Since the release of the COVID-19 vaccine, healthcare organizations have scrambled to provide patients with timely vaccination. With the difficulties in scheduling vaccines, some providers have turned to non-traditional appointment scheduling platforms, such as Eventbrite. In an effort to ease vaccine initiatives, the Department of Health and Human Services’ (HHS) Office for Civil Rights (OCR) announced that, as of December 11, 2020, it will exercise enforcement discretion for the use of online or web-based scheduling applications (WBSAs) for COVID vaccination scheduling provided in good faith. The latest OCR enforcement discretion announcement is discussed. 

WBSA OCR Enforcement Discretion and COVID Vaccination

OCR Enforcement Discretion

The OCR, in response to the use of online or web-based scheduling applications (WBSAs) for COVID vaccination scheduling, has announced that it will not pursue enforcement against covered entities or business associates for the use of non-compliant WBSAs used in good faith. 

OCR’s announcement enables mass vaccination efforts to continue without the fear of violating HIPAA through the use of WBSAs, that under regular circumstances, are not considered HIPAA compliant.

March Bell, Acting OCR Director, stated, “OCR is using all available means to support the efficient and safe administration of COVID-19 vaccines to as many people as possible.”

This is particularly important as many of the WBSAs do not realize that, when being used to schedule medical appointments, they are considered business associates under HIPAA. As business associates, WBSAs would normally need to be HIPAA compliant in order to offer this service. As such, without the OCR enforcement discretion, these appointment scheduling services would generally be required to have certain measures in place to secure protected health information (PHI), such as the patient’s name and contact information. 

However, over the course of the public health emergency, OCR will not pursue enforcement for the use of non-public facing WBSAs used in good faith. This is not to say that OCR will suspend all enforcement efforts.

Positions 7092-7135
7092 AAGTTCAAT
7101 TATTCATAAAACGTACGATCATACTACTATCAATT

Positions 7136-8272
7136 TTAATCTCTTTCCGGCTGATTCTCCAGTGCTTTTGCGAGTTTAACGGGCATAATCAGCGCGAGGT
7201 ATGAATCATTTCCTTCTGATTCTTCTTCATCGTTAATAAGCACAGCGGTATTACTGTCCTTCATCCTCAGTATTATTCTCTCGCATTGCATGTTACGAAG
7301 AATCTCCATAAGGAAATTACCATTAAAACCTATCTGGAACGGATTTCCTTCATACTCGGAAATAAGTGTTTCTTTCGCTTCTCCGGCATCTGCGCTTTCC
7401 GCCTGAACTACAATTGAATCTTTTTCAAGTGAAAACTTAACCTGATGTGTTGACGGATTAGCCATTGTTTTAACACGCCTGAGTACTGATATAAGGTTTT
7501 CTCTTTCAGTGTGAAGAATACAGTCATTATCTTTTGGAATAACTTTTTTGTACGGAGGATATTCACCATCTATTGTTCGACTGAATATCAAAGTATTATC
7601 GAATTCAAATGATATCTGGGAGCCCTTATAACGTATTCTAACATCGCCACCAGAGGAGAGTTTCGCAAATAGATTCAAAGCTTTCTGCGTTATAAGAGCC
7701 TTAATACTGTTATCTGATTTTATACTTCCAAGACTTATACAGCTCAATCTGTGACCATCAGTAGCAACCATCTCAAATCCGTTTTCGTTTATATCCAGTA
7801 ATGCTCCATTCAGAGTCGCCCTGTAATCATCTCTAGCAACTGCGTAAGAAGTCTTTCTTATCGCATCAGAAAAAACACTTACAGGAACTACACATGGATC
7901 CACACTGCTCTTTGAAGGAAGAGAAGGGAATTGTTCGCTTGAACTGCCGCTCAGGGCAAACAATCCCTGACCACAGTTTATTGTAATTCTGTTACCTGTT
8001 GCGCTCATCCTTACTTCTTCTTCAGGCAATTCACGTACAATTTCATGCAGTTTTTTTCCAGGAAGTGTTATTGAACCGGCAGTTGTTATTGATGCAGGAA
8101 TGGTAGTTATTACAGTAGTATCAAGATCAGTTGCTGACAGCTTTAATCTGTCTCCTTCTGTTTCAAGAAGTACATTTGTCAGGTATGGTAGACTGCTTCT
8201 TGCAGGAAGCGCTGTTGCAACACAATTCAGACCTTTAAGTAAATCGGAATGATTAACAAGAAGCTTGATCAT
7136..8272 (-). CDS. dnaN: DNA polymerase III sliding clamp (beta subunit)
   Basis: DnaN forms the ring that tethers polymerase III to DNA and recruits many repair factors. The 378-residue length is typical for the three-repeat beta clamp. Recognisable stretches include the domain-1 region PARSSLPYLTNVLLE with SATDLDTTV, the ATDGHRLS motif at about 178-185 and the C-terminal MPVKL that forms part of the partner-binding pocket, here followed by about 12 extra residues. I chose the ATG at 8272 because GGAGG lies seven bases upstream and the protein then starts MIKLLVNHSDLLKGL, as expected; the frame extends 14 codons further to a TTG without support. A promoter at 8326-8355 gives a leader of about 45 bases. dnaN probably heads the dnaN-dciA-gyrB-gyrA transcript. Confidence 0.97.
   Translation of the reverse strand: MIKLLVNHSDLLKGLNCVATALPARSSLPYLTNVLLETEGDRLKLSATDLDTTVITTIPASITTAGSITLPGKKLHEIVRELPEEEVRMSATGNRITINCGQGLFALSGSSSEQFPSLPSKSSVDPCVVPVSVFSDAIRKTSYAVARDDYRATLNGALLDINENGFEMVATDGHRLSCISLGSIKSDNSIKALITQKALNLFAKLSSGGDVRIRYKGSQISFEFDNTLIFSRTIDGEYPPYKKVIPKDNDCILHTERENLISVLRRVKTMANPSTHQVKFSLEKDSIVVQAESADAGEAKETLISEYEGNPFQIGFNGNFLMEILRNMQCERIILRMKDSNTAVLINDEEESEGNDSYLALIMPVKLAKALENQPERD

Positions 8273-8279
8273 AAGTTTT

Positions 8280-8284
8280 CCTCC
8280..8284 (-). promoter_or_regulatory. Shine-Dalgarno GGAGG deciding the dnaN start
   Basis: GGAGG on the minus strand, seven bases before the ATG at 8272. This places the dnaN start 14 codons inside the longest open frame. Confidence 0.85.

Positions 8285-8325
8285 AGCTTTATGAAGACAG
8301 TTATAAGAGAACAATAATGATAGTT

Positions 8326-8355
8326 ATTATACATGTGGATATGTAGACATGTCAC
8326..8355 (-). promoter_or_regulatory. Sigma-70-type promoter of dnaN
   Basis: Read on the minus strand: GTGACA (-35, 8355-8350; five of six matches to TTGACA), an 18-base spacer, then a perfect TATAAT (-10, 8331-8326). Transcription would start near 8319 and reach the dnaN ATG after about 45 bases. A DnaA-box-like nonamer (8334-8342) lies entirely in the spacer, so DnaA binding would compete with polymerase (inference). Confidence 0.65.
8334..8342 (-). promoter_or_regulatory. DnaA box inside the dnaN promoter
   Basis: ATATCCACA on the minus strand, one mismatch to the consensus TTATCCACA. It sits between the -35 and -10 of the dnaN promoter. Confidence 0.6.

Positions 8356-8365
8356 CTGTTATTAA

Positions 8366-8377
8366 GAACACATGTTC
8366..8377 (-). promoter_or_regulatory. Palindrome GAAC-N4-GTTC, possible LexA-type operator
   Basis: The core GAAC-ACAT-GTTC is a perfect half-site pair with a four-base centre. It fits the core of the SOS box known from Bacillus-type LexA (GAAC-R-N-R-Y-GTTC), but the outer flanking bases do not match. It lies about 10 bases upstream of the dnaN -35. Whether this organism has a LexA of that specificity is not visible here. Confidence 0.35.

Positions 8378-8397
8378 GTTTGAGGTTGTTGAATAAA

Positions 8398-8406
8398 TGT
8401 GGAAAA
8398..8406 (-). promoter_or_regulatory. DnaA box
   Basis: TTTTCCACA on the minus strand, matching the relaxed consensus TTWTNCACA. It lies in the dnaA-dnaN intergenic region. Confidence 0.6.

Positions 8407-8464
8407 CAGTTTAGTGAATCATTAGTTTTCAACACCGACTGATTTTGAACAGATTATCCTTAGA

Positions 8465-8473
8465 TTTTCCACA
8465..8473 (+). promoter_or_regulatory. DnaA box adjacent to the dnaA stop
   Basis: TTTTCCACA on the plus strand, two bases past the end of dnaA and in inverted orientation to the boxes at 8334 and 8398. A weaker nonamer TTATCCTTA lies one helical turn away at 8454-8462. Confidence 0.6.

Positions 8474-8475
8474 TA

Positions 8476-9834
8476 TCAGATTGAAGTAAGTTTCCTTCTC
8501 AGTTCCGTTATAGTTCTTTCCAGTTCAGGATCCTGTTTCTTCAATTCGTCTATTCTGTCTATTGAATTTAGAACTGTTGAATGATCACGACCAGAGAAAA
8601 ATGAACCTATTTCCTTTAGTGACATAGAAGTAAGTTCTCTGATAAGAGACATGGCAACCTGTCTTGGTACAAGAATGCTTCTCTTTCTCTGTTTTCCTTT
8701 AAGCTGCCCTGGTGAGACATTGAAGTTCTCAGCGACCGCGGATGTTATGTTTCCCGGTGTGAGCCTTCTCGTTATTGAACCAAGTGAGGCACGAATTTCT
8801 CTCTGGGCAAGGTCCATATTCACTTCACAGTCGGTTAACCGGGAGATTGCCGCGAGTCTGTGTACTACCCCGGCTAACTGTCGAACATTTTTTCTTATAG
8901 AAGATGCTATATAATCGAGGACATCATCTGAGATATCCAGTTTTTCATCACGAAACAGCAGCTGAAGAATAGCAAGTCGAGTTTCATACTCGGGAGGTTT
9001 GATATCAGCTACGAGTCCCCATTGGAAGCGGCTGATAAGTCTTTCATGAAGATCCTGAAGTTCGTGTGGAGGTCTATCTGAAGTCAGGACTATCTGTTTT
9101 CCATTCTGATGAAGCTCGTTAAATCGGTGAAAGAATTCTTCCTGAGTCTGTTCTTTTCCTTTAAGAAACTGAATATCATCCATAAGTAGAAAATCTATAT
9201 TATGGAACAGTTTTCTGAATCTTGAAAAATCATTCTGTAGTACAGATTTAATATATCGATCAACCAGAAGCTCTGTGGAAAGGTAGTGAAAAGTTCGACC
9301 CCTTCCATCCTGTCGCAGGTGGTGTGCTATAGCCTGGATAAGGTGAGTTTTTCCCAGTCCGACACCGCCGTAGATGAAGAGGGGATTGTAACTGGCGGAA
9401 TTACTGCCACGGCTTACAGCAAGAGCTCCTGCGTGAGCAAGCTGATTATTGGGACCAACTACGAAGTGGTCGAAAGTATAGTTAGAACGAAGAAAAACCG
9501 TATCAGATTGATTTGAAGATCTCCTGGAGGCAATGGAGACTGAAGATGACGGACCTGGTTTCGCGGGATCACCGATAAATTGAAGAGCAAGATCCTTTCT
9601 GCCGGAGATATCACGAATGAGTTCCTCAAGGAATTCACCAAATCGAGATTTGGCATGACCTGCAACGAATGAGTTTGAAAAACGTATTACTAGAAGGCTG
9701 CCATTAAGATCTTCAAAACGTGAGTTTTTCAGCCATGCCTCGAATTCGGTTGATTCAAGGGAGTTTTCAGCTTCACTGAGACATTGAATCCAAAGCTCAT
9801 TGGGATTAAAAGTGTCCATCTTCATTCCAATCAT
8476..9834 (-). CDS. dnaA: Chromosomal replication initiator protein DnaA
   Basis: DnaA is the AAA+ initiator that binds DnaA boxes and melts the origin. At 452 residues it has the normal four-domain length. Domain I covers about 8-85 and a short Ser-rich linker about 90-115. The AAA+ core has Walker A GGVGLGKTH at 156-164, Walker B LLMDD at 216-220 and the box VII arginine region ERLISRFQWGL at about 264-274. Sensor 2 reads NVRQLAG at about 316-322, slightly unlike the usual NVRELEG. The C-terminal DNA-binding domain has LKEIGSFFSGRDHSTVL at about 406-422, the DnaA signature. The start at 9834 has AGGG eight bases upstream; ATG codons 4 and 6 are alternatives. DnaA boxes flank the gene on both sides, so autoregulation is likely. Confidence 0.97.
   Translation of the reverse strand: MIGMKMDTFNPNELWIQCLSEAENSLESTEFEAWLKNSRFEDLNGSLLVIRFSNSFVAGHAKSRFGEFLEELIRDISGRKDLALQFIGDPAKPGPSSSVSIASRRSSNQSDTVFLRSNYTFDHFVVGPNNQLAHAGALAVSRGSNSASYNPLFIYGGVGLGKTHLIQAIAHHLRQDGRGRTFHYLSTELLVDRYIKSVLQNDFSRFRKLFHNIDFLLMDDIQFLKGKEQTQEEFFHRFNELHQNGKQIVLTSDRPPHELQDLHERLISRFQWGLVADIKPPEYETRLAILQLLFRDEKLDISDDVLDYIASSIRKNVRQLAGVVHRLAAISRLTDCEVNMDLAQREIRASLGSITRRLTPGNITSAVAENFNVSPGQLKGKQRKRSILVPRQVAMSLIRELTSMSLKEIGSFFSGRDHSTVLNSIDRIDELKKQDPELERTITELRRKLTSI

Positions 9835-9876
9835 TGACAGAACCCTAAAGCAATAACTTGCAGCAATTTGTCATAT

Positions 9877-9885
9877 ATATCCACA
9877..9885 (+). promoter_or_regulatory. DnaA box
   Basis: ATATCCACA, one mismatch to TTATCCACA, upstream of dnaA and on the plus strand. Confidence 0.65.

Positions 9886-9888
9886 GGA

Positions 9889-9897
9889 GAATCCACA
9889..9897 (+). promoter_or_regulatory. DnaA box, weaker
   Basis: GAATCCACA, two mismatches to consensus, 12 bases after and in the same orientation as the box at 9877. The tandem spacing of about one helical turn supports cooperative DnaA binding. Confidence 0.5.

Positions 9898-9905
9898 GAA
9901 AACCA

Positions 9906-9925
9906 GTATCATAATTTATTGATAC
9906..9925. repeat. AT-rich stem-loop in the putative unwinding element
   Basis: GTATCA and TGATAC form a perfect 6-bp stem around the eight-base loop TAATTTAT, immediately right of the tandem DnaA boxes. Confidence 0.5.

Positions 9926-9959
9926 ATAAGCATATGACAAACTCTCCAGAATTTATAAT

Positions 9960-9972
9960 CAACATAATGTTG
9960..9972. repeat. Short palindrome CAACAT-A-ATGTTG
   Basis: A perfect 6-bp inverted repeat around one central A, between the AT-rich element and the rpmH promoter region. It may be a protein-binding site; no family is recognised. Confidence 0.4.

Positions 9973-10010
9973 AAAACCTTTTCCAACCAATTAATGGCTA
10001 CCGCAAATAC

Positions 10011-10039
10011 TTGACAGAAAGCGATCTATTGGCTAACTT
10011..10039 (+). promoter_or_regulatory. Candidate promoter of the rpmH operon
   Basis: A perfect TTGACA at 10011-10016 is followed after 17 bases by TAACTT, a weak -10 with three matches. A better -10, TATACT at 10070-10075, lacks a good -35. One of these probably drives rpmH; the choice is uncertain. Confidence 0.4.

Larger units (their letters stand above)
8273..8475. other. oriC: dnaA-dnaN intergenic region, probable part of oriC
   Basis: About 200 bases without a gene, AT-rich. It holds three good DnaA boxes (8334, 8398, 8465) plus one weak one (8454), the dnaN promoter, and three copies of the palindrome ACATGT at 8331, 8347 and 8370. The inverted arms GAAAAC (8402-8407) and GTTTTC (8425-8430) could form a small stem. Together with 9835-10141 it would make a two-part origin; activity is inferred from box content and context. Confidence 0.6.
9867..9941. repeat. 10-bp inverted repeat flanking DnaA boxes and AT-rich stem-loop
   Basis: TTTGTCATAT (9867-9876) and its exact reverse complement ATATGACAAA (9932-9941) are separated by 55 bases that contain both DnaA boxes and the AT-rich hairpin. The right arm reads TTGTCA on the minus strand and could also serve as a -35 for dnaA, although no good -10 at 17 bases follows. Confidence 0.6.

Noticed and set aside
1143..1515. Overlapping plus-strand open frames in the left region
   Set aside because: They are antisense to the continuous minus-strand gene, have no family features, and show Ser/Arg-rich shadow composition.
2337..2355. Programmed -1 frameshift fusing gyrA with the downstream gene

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The OCR still expects CEs and BAs to make every effort to ensure the confidentiality, integrity, and availability of PHI, recommending:

  • Using and disclosing only the minimum PHI necessary for the purpose (e.g., an individual’s name and phone number may be the minimum necessary PHI for scheduling the appointment).
  • Using encryption technology to protect PHI.
  • Enabling all available privacy settings (e.g., adjusting WSBA calendar display settings, as needed, to hide names or show only individuals’ initials instead of full names on calendar screens).
  • Ensuring that storage of any PHI (including metadata that constitutes PHI) by the vendor is only temporary (e.g., the PHI is returned to the covered health care provider or destroyed as soon as practicable, but no later than 30 days after the appointment).
  • Ensuring the WBSA vendor does not use or disclose ePHI in a manner that is inconsistent with the HIPAA Rules (e.g., does not engage in the sale of ePHI12 collected from individuals using the WBSA to schedule a COVID-19 vaccination).

The announcement came on the heels of another announcement, the extension of the Public Health Emergency, now effective until April 1st. The latest OCR enforcement discretion is set to expire upon expiration of the public health emergency. 

What Does Not Fall Under the OCR Enforcement Discretion?

There are instances in which the OCR enforcement discretion would not apply. The OCR enforcement discretion only applies to WBSAs that are not integrated with an organization’s electronic health record (EHR) systems. 

It also does not apply to WBSAs:

  • Whose terms of service prohibit the use of the WBSA for scheduling health care services or state that the WBSA may sell personal information that it collects.
  • To conduct services other than scheduling appointments for COVID-19 vaccination (e.g., to determine individuals’ eligibility for COVID-19 vaccination).
  • Without reasonable security safeguards (e.g., access controls) to prevent the PHI from being readily accessed or viewed by unauthorized persons.
  • To screen individuals for COVID-19 prior to individuals’ in-person health care visits.

To read OCR’s notice, please click here.

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